The suite of essays, along with the associated timeline and other supporting materials, is the work of Colorado College students. For all participating undergraduates, the assembly of Past, Present, Prison has been a first venture into archival research. One student was a senior History major, a few were first-years exploring this discipline, but all came to our project as citizens concerned to acquire knowledge supporting their agency in public discourse on the contemporary crisis of American incarceration.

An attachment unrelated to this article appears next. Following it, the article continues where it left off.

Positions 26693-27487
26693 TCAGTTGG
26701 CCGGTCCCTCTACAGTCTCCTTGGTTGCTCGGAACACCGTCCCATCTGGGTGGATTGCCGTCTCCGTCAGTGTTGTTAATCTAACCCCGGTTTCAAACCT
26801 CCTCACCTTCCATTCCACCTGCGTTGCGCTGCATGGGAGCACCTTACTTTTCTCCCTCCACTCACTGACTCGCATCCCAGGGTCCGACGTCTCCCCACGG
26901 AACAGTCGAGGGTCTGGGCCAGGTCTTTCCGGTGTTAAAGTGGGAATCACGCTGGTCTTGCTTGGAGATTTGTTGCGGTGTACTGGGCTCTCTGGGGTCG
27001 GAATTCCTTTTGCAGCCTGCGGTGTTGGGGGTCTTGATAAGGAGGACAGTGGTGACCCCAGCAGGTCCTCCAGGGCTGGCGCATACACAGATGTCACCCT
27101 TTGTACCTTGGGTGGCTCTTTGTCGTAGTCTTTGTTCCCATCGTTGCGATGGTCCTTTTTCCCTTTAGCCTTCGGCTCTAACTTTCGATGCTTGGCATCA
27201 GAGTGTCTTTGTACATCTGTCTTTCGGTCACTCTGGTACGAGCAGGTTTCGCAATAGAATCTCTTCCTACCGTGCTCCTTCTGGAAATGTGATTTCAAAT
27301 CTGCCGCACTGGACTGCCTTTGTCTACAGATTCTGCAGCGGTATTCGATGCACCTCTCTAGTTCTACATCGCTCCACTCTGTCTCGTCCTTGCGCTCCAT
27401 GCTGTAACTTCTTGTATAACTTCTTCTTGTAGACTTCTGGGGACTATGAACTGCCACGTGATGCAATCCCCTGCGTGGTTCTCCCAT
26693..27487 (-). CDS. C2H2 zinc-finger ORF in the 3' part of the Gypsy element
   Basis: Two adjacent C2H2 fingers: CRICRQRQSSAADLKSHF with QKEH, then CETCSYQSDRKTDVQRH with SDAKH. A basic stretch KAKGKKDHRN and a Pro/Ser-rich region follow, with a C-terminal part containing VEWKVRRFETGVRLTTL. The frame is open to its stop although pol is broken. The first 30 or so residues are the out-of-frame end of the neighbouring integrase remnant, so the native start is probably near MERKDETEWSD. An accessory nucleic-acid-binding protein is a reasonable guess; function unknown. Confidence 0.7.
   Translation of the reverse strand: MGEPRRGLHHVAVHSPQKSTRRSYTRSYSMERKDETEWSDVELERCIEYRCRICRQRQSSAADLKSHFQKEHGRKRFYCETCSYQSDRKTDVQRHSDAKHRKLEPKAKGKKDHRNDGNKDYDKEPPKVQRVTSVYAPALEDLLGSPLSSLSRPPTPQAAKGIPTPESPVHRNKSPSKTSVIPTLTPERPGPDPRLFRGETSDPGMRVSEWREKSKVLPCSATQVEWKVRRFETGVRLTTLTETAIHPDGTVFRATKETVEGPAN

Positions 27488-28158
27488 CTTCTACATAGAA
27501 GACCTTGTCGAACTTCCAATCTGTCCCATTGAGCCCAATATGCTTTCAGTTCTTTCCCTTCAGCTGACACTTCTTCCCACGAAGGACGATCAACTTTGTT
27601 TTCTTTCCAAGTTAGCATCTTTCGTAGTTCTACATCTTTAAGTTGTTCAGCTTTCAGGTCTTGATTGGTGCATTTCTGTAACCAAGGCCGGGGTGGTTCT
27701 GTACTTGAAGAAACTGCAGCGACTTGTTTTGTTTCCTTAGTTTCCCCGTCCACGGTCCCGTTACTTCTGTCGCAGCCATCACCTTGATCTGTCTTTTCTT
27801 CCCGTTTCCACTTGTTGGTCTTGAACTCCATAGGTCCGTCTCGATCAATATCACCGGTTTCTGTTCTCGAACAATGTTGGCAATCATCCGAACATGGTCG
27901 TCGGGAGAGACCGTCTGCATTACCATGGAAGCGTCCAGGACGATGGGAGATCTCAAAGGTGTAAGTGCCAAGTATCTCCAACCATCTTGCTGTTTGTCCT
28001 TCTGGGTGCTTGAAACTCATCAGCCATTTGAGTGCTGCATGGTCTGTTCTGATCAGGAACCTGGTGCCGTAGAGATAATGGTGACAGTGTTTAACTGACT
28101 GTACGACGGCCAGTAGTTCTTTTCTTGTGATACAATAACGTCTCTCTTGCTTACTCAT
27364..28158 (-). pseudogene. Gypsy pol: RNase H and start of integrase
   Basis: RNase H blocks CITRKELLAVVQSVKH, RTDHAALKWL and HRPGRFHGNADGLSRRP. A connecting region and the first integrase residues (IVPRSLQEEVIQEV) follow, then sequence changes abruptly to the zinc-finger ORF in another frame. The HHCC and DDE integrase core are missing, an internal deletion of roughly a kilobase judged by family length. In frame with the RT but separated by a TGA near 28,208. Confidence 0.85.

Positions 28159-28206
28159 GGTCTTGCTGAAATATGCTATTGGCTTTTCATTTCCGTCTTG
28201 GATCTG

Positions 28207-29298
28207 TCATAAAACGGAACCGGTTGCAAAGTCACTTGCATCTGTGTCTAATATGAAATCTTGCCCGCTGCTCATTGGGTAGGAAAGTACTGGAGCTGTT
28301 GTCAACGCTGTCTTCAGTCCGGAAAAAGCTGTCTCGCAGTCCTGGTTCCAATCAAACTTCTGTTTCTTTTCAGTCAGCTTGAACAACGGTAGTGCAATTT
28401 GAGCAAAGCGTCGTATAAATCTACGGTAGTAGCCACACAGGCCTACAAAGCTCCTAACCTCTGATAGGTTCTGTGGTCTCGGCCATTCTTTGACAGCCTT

Colorado College alumnus Peter Enns, a professor of Government at Cornell University, writes in his Incarceration Nation (Cambridge University Press, 2016) that the confinement of more than two million Americans is the responsibility of all of us. Rather than cast blame for harsh sentencing laws nd racialized injustice on politicians, legislatures, or judiciaries, Enns argues that public opinion has driven the growth of prisons across the past forty years. To understand how today’s Cañon City is grounded in its past opens the possibility that we collectively transform the prison of public policy that has made the United States, as Enns’s subtitle calls it, “the most punitive democracy in the world.” Past, Present, Prison begins, for us, that difficult process and invites readers in Colorado and around the country to engage with our regional past.